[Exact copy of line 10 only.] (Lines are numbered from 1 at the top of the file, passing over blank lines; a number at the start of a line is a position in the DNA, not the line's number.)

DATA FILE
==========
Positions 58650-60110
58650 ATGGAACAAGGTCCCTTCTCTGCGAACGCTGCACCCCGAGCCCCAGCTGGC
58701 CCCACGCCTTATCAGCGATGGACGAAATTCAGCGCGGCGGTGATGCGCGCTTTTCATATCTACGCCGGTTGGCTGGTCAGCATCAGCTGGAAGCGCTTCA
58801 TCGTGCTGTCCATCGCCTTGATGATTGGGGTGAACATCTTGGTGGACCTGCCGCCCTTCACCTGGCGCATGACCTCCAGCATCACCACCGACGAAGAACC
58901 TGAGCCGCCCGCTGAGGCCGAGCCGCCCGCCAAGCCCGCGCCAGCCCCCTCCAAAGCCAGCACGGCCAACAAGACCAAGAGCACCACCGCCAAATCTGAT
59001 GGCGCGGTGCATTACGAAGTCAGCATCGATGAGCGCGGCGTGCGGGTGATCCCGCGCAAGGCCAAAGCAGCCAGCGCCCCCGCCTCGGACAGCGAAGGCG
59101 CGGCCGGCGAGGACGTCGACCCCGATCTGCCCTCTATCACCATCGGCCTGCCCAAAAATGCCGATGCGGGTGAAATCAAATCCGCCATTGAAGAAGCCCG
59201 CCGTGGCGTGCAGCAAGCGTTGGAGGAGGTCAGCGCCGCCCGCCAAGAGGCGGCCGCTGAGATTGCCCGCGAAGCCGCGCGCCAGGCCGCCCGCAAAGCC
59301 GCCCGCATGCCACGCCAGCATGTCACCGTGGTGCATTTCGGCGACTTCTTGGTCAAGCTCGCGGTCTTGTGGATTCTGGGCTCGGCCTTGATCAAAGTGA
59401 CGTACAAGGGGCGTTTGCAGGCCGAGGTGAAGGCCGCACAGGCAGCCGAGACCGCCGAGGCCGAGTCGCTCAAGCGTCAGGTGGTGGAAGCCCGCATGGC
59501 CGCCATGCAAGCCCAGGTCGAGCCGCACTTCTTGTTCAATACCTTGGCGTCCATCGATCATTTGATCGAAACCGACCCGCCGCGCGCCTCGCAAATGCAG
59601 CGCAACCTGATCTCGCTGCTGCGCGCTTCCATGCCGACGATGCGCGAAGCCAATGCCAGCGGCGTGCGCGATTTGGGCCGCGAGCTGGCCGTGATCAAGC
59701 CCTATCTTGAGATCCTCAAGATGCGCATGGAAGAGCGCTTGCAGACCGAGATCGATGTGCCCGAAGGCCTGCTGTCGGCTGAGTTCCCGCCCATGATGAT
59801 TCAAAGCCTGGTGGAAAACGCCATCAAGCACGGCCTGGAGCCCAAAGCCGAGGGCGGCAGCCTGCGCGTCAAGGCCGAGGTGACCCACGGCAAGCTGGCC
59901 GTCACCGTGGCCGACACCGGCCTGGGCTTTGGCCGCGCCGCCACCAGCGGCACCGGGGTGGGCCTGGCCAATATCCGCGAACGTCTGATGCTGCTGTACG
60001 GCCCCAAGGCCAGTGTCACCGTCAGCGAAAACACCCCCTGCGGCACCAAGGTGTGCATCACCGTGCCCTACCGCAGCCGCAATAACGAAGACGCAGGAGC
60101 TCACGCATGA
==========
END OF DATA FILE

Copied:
59401 CGTACAAGGGGCGTTTGCAGGCCGAGGTGAAGGCCGCACAGGCAGCCGAGACCGCCGAGGCCGAGTCGCTCAAGCGTCAGGTGGTGGAAGCCCGCATGGC